At its height in the mid-19th century, the Oneida Community Mansion House (OCMH) was home to nearly 300 settlers who reimagined life in the industrial era. Today, it stands as a museum and a site of study for 16 students in professors Monica Mercado and Elizabeth Marlowe’s MUSE 310A: Utopia, Sex and Silver at the Community Mansion House.

This fall museum curatorial seminar bridges Mercado’s history expertise with Marlowe’s museum studies background. Their students learn about the specific history of the OCMH to deepen their connection to the upstate New York region and develop skills for sharing historical information with the public.

“The sense of place that you’ve moved to is sometimes easy for a college student to overlook,” says Marlowe. “This seminar is meant to lead to some real introspection about what it means to live in a community.”

To lead course discussions, students consider themes such as the Mansion House community’s utopian nature. It was from 1840–70 when this ideal reached its peak, in a time Mercado describes as “rapidly industrial” and “increasingly capitalistic” in the greater context of American history. Historians of 19th- century America also call this region of New York State “the burned-over district,” Mercado shares, and the community’s experimental values reflected the religious radicalism of its founder, the Yale Divinity School–educated John Humphrey Noyes.

“[Members of the Mansion House community] decided they would live together, work together, hold their wealth together, and support each other, but also, reimagine how people live,” says Mercado. “After the community broke up, they went on to form Oneida Limited, a silverware company that was one of the most successful American-made businesses of the 20th century.”

Eli Watson ’24 researched the community’s history prior to his enrollment in the course as a summer fellow of the Mansion House museum in collaboration with the Upstate Institute. He created panel exhibits about community members of note, such as Leonard Dunn, with special attention to their identities.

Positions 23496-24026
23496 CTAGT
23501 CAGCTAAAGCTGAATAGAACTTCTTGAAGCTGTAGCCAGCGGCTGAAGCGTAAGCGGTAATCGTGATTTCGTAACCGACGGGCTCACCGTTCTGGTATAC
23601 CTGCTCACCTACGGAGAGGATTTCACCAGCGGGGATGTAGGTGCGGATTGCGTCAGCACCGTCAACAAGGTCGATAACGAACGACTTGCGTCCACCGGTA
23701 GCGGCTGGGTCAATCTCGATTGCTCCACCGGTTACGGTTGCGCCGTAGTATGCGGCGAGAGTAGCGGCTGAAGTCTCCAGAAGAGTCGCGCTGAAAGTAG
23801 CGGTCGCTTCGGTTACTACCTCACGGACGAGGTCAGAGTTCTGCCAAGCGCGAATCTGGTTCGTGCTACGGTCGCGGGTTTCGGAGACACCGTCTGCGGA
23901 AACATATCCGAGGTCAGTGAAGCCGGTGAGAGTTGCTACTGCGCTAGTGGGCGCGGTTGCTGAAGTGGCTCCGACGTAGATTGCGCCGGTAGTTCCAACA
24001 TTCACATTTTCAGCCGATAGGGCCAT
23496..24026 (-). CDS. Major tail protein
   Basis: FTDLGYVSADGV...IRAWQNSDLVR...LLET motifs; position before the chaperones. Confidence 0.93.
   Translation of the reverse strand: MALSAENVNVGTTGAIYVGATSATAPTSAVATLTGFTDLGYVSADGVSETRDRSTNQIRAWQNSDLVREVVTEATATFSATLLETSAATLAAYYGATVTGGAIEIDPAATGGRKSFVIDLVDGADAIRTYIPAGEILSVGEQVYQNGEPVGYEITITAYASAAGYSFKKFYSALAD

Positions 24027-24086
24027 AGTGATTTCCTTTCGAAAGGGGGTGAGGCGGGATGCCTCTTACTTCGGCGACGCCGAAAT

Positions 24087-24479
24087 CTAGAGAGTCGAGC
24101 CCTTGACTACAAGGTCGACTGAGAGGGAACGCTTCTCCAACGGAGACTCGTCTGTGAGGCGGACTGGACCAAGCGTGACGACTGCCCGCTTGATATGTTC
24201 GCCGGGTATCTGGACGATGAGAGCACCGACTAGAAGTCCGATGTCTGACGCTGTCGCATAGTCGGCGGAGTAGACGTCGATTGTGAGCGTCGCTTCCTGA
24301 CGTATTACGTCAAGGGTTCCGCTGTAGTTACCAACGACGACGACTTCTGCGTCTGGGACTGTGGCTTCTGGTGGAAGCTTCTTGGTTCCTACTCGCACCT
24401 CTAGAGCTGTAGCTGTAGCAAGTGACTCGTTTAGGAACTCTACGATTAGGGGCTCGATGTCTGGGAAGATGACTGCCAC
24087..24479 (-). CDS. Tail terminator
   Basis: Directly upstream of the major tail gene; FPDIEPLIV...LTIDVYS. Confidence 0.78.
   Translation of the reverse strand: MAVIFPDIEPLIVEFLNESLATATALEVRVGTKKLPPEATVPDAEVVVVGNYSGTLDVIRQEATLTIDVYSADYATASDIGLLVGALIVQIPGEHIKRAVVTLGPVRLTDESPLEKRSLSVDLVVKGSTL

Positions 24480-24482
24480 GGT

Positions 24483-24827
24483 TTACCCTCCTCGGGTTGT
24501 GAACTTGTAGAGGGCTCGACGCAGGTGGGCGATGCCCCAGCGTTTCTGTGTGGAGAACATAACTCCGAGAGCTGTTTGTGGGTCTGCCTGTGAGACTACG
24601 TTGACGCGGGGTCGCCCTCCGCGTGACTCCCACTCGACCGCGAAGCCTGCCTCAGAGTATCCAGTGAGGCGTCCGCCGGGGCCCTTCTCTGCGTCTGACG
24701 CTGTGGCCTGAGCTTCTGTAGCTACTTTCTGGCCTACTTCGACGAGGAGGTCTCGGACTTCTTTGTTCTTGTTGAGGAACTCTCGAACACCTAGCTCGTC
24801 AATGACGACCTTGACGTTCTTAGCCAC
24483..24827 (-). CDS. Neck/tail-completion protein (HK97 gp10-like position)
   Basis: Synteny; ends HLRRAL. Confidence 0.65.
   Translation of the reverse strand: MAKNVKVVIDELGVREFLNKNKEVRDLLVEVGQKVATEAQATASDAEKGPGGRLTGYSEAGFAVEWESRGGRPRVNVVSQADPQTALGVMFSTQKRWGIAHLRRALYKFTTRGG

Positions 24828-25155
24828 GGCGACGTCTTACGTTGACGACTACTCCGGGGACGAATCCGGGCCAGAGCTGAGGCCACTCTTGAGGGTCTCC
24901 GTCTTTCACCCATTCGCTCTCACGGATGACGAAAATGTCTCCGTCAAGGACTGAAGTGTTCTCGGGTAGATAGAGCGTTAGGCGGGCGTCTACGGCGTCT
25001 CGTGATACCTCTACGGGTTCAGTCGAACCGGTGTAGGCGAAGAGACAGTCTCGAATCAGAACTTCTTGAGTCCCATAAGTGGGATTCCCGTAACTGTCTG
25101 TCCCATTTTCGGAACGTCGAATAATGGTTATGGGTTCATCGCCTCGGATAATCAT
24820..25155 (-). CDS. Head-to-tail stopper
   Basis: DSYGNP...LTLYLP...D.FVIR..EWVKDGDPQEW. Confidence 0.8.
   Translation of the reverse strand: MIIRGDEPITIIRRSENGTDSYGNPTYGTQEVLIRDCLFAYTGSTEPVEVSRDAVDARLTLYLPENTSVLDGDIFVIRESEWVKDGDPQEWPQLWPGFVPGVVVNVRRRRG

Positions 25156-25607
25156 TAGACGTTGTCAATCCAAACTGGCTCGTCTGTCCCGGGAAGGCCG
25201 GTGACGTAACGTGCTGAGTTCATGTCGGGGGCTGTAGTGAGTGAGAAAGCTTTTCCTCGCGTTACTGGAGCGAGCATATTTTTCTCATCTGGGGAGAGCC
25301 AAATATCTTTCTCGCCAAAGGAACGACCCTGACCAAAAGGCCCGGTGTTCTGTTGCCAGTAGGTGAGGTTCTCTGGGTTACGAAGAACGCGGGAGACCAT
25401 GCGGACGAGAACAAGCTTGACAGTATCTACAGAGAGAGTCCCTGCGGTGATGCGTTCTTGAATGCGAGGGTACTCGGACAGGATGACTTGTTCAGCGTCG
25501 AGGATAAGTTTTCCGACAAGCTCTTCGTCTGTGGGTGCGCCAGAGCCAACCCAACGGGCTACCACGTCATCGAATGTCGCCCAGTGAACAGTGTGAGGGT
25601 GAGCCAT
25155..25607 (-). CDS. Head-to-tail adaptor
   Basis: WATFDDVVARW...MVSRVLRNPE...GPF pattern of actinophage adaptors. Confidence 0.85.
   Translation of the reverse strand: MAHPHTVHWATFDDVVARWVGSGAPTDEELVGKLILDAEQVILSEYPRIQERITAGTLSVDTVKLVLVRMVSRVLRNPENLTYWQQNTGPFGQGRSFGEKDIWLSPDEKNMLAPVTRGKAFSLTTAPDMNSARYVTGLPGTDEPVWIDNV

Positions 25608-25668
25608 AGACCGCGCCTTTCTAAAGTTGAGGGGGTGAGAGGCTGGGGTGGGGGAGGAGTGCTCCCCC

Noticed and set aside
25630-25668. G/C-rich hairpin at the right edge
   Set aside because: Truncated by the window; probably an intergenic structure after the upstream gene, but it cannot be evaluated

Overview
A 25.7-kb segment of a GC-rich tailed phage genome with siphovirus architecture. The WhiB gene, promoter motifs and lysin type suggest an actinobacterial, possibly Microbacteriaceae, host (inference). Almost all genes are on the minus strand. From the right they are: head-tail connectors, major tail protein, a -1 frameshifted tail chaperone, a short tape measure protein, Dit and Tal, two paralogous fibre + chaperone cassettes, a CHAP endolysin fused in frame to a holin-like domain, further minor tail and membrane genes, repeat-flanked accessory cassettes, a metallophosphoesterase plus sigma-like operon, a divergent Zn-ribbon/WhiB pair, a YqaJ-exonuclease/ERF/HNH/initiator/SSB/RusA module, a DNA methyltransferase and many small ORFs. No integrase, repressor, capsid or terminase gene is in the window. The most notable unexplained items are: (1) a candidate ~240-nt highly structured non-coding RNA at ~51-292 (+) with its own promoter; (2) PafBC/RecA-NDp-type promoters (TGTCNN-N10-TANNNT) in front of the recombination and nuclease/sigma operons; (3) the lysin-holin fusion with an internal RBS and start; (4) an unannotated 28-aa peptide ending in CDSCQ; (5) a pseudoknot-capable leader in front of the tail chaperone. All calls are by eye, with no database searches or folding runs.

“Dunn was critical to much of the community’s industrial success,” says Watson. “He created countless machines, including washing machines and printing presses, for the community.”

One of Watson’s other panels uncovered the story of a mother named Harriet Worden. “If a mother and child were too strongly attached to one another, or the community perceived this,” Watson explains, “they’d be separated as a form of punishment.”

This system, among other family dynamics in the Mansion House community, have sparked controversy among historians.

“One of the community’s most tricky ideals was complex marriage — this idea that everyone was living in community, and also, in the eyes of God, married to each other,” explains Mercado. “So there were all these kinds of experiments in how a community should be sexually organized, which goes against 19th-century, middle-class propriety of who lives in a house and who’s married to whom.”

Considering the Mansion House community’s history as a whole, each student in the curatorial course has chosen an area of interest — such as art, gender, or commerce — to create a public-facing project for the museum. Director of Museum Affairs Tom Guiler, whom Mercado and Marlowe refer to as an “honorary third professor,” opened the site’s archives for student research.

“I feel like I could continue digging into this place for so long and learn so much,” says Watson.

This class is funded by the Colgate Upstate Institute’s Community Course Development Grant.